By: Brad Krause
Baseball has been in Chris McFarland’s blood since a young age.
As a standout high school player in Lufkin, Texas, McFarland played for the USA 18U National Team, saw action in the Area Code Games in Long Beach, CA, and was picked to play in the Under Armour All-American Game at Wrigley Field in 2010.
The following summer, the Brewers selected him in the 18th round of the 2011 MLB draft. Many assumed the athletic infielder, who showcases all five tools at times, was ticketed for Rice University, but Milwaukee was able to sign him away from college and start him on his path towards Miller Park.
“It was a tough decision” said McFarland. “I look back at it now, and I don’t have any regrets. I think I made the right choice. I feel like I’ve improved a lot from just the two years I’ve been out of high school, with professional coaching. It’s always been my dream to make it to the Major Leagues. I felt for me, it felt right.”
A shortstop in high school, the Brewers converted McFarland to second base after signing him. He embraced the position switch, but noticed some definite adjustments he needed to make.
“It was a whole different angle, coming off the bat, and it took me a while to get used to” McFarland said. “The biggest things were double plays. Turning it from that side, and not being able to see the runner, and throwing across your body, that was my biggest problem.”
McFarland credits the Brewers coaching staff with helping him make the necessary adjustments.
“We have a great infielding coordinator, Bob Miscik, and he’s been working with me ever since. We’re cleaning up some things. But it’s going well. I really enjoy it.”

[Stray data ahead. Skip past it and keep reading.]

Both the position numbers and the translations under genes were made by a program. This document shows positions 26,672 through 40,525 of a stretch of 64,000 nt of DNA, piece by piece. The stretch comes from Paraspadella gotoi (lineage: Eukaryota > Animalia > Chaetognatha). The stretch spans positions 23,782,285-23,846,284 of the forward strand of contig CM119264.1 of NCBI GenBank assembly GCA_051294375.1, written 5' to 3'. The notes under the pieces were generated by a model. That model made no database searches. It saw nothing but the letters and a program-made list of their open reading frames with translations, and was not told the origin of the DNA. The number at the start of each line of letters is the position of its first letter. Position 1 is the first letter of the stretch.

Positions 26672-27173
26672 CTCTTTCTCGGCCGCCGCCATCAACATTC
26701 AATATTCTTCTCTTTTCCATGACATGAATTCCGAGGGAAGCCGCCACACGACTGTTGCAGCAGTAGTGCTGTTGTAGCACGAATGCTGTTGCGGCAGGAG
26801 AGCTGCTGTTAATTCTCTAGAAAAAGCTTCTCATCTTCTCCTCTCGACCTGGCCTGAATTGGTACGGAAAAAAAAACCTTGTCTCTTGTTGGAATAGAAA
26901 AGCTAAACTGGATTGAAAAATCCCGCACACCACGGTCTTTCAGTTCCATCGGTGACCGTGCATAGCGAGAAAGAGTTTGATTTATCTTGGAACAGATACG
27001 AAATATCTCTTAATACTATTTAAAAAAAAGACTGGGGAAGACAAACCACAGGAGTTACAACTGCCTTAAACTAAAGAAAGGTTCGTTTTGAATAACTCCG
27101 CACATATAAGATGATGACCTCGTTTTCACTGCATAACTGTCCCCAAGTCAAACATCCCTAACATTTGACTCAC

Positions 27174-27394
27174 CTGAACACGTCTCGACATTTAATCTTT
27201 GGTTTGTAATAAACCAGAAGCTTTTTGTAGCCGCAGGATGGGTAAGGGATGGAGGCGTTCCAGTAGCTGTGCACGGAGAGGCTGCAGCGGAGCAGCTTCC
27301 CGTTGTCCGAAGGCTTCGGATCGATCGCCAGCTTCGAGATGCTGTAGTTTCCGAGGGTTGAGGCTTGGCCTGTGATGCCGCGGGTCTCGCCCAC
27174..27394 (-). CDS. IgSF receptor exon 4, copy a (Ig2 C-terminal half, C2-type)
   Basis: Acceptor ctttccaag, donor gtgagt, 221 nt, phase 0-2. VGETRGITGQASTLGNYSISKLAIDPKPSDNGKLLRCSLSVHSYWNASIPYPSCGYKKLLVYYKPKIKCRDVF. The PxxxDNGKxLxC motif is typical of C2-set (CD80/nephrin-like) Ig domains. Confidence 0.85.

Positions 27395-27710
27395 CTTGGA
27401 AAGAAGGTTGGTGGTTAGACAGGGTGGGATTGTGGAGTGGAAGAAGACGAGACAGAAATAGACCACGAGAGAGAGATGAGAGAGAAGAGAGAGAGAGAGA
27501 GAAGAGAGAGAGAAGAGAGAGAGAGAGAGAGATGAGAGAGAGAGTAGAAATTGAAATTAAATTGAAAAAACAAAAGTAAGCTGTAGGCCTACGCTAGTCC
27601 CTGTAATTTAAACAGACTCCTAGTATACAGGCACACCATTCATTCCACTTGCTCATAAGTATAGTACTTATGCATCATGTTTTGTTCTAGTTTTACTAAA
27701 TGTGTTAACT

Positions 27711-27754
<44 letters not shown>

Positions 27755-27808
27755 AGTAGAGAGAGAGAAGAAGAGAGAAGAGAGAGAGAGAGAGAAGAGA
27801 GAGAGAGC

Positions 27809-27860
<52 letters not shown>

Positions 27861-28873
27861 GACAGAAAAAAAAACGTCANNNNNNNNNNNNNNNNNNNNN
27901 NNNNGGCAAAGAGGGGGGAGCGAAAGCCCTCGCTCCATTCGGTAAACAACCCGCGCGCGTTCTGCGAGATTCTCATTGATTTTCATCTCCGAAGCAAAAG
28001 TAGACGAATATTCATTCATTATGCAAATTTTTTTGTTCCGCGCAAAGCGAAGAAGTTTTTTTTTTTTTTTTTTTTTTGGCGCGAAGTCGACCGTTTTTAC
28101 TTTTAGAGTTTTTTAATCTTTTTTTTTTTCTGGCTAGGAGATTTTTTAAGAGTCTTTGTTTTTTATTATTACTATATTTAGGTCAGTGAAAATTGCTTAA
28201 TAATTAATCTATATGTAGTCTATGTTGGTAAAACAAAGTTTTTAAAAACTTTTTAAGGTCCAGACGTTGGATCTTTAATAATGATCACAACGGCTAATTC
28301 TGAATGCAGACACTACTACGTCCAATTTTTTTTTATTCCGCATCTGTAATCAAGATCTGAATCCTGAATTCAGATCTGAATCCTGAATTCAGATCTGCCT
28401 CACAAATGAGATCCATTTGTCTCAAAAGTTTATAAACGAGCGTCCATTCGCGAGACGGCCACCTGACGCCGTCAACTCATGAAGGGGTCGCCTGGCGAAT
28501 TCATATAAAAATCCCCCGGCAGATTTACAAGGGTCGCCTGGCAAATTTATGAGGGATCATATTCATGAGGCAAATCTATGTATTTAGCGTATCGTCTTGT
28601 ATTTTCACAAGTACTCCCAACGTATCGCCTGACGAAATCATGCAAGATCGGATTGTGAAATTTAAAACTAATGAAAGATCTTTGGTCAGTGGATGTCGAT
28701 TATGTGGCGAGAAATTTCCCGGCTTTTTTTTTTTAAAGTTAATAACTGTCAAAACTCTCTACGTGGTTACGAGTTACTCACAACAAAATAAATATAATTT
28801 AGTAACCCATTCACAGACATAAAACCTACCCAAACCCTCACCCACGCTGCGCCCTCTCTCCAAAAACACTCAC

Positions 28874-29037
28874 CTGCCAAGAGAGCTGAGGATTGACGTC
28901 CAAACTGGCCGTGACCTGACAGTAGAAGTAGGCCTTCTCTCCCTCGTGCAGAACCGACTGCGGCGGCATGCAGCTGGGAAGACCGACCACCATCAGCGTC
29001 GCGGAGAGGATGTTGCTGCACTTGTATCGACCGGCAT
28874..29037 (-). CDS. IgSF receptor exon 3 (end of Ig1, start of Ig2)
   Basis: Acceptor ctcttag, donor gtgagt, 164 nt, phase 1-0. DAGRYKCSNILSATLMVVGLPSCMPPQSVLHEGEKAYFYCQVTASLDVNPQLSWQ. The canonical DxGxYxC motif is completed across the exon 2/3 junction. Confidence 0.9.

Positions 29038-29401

After signing late in 2011, McFarland began his pro career in the Pioneer League with Helena in 2012 and enjoyed a successful first season, leading the team in hits, doubles, home runs, RBI, runs scored, and stolen bases.
“Going in to Helena, I didn’t know what to expect. I found that the game tempo was better, and you’re probably facing every high school ace. I was just trying to have fun and it turned out (to be) a pretty good year.”
At 20 years old, Milwaukee promoted the young second baseman to Class-A Wisconsin to begin the 2013 season, but things didn’t go as smoothly in his first year of full-season ball.
“I feel like I put too much pressure on myself. I just really had my goals set high, and just a lot of pressure was involved with Wisconsin” McFarland explained. “First of all, last spring training I came in kind of heavy. I tried to hit for more power, tried to hit more home runs. And that wasn’t really my strength to begin with. Speed was my strength. So that kind of hurt, just putting on some pounds.”
Early season bad weather in Wisconsin was an adjustment for McFarland as well, as the Timber Rattlers battled rain and snow for the first month of the season. He soon found himself in a platoon at second base with Alfredo Rodriguez and Adrian Williams.
“Not playing every day was something new because I was used to playing pretty much every day at Helena” said McFarland. “It was tough because I feel like, the more you’re in there, even if you are going through a little slump, you can make adjustments easier. There’s only so much you can do in practice.”
Always upbeat and positive, McFarland is quick to credit his coaches, his teammates and his faith with helping him through challenging times.
“Matty (Erickson), he was a great coach, a great mentor. He talked me through it. Helped me with my swing, brought me out for early work. Even if I wasn’t in the game, he had us group of guys doing infield drills, or I’d be able to talk to him about my swing and he was always there to kind of help me.